<exclusive-start id="137" timestamp="2011-06-22T16:18:32.453" intervalms="3421.733"> <response-info timems="0.146" idlems="0.104" threads="4" lastid="0000000000D97A00" lastname="XYZ Thread Pool : 34" /> </exclusive-start> <allocation-taxation id="138" taxation-threshold="671088640" timestamp="2011-06-22T16:18:32.454" intervalms="3421.689" /> <cycle-start id="139" type="partial gc" contextid="0" timestamp="2011-06-22T16:18:32.454" intervalms="3421.707" /> <gc-start id="140" type="partial gc" contextid="139" timestamp="2011-06-22T16:18:32.454"> <mem-info id="141" free="8749318144" total="10628366336" percent="82"> <mem type="eden" free="0" total="671088640" percent="0" /> <numa common="10958264" local="1726060224" non-local="0" non-local-percent="0" /> <remembered-set count="352640" freebytes="422080000" totalbytes="424901120" percent="99" regionsoverflowed="0" /> </mem-info> </gc-start> <allocation-stats totalBytes="665373480" > <allocated-bytes non-tlh="2591104" tlh="662782376" arrayletleaf="0"/> <largest-consumer threadName="WXYConnection[192.168.1.1,port=1234]" threadId="0000000000C6ED00" bytes="148341176" /> </allocation-stats> <gc-op id="142" type="copy forward" timems="71.024" contextid="139" timestamp="2011-06-22T16:18:32.527"> <memory-copied type="eden" objects="171444" bytes="103905272" bytesdiscarded="5289504" /> <memory-copied type="other" objects="75450" bytes="96864448" bytesdiscarded="4600472" /> <memory-cardclean objects="88738" bytes="5422432" /> <remembered-set-cleared processed="315048" cleared="53760" durationms="3.108" /> <finalization candidates="45390" enqueued="45125" /> <references type="soft" candidates="2" cleared="0" enqueued="0" dynamicThreshold="28" maxThreshold="32" /> <references type="weak" candidates="1" cleared="0" enqueued="0" /> </gc-op> <gc-op id="143" type="classunload" timems="0.021" contextid="139" timestamp="2011-06-22T16:18:32.527"> <classunload-info classloadercandidates="178" classloadersunloaded="0" classesunloaded="0" quiescems="0.000" setupms="0.018" scanms="0.000" postms="0.001" /> </gc-op> <gc-end id="144" type="partial gc" contextid="139" durationms="72.804" timestamp="2011-06-22T16:18:32.527"> <mem-info id="145" free="9311354880" total="10628366336" percent="87"> <numa common="10958264" local="1151395432" non-local="0" non-local-percent="0" /> <pending-finalizers system="45125" default="0" reference="0" classloader="0" /> <remembered-set count="383264" freebytes="421835008" totalbytes="424901120" percent="99" regionsoverflowed="0" /> </mem-info> </gc-end> <cycle-end id="146" type="partial gc" contextid="139" timestamp="2011-06-22T16:18:32.530" /> <exclusive-end id="147" timestamp="2011-06-22T16:18:32.531" durationms="77.064" />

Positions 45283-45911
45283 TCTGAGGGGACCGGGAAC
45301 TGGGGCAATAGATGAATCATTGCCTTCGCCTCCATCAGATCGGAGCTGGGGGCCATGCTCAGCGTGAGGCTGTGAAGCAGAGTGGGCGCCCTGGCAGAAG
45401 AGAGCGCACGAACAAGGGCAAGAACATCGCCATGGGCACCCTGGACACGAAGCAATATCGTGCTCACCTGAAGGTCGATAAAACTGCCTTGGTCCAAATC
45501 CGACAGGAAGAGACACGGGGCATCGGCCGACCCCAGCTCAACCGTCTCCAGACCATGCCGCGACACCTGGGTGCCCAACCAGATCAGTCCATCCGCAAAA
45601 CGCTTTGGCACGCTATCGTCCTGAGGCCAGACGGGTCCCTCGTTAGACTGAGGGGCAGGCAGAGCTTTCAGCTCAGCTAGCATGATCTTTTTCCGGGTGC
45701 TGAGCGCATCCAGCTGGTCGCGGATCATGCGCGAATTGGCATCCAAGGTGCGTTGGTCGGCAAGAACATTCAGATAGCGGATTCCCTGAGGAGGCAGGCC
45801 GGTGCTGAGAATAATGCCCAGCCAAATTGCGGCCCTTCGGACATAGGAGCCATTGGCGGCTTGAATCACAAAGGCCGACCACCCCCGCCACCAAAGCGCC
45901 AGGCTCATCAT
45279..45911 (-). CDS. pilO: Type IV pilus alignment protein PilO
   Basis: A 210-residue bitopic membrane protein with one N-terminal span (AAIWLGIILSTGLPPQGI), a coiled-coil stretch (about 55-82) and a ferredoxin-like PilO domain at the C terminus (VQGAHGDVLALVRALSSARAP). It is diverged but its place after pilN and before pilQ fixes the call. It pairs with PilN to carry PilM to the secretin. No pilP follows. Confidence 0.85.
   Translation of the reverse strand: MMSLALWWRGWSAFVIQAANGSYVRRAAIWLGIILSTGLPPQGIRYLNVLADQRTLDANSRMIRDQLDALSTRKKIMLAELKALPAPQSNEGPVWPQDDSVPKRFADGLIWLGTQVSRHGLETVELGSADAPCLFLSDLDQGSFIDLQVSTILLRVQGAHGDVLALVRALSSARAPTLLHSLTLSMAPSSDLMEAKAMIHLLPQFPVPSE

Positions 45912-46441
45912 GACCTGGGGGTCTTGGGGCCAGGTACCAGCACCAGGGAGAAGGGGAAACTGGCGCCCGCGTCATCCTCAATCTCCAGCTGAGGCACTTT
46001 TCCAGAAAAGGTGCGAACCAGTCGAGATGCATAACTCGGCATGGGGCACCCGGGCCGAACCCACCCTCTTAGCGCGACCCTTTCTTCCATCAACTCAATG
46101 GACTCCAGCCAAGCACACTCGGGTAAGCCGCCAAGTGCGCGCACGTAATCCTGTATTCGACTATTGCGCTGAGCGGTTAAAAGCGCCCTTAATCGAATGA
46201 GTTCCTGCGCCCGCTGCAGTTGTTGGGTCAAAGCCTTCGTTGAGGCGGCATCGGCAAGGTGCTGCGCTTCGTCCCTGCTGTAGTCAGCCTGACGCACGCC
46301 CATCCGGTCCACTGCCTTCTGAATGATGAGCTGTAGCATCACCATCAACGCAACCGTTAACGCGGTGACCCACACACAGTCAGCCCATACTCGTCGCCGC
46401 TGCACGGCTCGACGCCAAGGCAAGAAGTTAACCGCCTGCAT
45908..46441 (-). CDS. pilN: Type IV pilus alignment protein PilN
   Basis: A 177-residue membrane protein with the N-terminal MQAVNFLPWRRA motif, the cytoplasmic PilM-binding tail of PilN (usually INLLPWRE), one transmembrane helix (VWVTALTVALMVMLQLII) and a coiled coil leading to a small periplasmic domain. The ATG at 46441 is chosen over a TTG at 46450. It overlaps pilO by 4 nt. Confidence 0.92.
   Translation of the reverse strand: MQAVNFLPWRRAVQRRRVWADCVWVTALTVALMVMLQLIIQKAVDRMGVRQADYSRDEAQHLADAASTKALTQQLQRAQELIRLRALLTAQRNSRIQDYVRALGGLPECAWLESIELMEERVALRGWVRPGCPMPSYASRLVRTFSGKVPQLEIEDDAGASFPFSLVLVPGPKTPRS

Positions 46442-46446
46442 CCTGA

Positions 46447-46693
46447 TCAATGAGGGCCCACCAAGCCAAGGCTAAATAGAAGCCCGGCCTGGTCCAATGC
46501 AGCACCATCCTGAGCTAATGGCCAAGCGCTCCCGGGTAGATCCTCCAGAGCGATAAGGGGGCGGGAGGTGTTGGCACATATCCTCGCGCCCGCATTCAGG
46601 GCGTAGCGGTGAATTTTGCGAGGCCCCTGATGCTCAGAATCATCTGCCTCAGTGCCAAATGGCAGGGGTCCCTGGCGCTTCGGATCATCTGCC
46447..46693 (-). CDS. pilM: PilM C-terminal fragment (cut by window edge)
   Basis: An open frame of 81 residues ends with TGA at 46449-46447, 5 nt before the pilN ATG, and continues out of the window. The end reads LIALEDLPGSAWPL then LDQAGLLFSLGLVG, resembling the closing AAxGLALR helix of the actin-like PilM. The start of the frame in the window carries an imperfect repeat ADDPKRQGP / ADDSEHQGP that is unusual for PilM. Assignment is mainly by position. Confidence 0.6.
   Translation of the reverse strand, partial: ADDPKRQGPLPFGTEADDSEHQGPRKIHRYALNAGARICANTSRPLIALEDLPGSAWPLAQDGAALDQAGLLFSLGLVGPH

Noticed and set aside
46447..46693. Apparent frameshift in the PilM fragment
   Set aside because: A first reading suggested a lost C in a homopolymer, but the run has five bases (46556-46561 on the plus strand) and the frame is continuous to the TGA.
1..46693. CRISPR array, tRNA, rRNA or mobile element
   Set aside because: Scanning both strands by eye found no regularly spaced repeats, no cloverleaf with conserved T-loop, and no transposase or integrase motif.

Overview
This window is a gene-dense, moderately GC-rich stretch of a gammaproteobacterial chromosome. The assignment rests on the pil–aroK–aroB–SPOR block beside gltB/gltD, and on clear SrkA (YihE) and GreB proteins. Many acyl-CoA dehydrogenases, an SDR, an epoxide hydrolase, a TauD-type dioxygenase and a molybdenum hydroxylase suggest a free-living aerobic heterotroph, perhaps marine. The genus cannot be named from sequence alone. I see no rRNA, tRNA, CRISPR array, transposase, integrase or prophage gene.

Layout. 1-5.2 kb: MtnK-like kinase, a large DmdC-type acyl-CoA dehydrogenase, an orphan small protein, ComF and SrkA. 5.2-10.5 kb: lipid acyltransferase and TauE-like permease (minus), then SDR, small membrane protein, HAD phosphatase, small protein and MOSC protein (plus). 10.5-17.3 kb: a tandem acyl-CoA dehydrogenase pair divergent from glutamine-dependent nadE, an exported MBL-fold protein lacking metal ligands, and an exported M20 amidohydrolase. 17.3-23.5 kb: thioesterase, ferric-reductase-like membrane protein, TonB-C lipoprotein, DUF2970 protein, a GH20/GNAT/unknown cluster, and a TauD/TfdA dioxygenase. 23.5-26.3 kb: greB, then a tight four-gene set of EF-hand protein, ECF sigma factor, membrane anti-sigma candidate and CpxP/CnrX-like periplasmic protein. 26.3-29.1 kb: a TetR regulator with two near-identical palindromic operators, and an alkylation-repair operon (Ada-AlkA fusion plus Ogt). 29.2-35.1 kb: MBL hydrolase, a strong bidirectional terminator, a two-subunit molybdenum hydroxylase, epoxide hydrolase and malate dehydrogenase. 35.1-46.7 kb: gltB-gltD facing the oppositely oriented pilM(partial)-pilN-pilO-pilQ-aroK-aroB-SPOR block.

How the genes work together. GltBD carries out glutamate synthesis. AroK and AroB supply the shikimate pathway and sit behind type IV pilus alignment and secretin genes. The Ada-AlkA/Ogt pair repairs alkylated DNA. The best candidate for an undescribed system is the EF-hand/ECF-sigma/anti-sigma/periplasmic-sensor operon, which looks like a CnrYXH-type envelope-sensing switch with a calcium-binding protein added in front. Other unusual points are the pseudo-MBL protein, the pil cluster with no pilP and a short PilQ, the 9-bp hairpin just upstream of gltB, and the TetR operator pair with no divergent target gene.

The balanced collector is a suitable replacement for the older policies, including gencon, if the environment and the needs of the application fit with the associated trade-offs. In general, balanced is recommended if:
- The application is running on a 64 bit platform and deploys a heap greater than 4GB. Balanced is best suited to reducing large global GC pause times on large heaps. Due to the overhead associated with the techniques used in balanced, small heaps might not provide ideal deployment scenarios.
- The application gets excellent results with gencon, but still experiences occasional excessively long global GC pauses, including long global compaction times. Balanced might offer slightly higher average pause times than gencon, but maintains the advantages of gencon by focusing on newly created objects, and will ultimately work to avoid the cost of global collections by incrementally collecting and compacting the global heap. Note that global collections and compactions might also be overly frequent in other GC policies due to the allocation of large objects, in particular arrays.
- The application is willing to accept a slight degradation in performance. As noted earlier, the technical approach of balanced is much more complicated than gencon or other GC policies, and, as such, the cost of GC is higher both in terms of pause times and Java application overhead. Although this overhead is often no more than 10%, it still represents a measurable trade off, in particular when comparing against gencon.
There are also a number of performance or behavioral benefits that a Java application may be able to leverage , but which are not necessarily first class reasons to move to balanced:
- The application makes heavy use of class unloading, either through reflection or other facilities. Unlike gencon, which relies on global collections for class unloading and string constant garbage collection, the balanced collector is capable of collecting class loaders and string constants if they are in the given collection set, including short lived, newly created objects. This is an advantage of the balanced collector as it is able to collect these objects and their associated native memory structures quickly, reducing total memory pressure and overhead.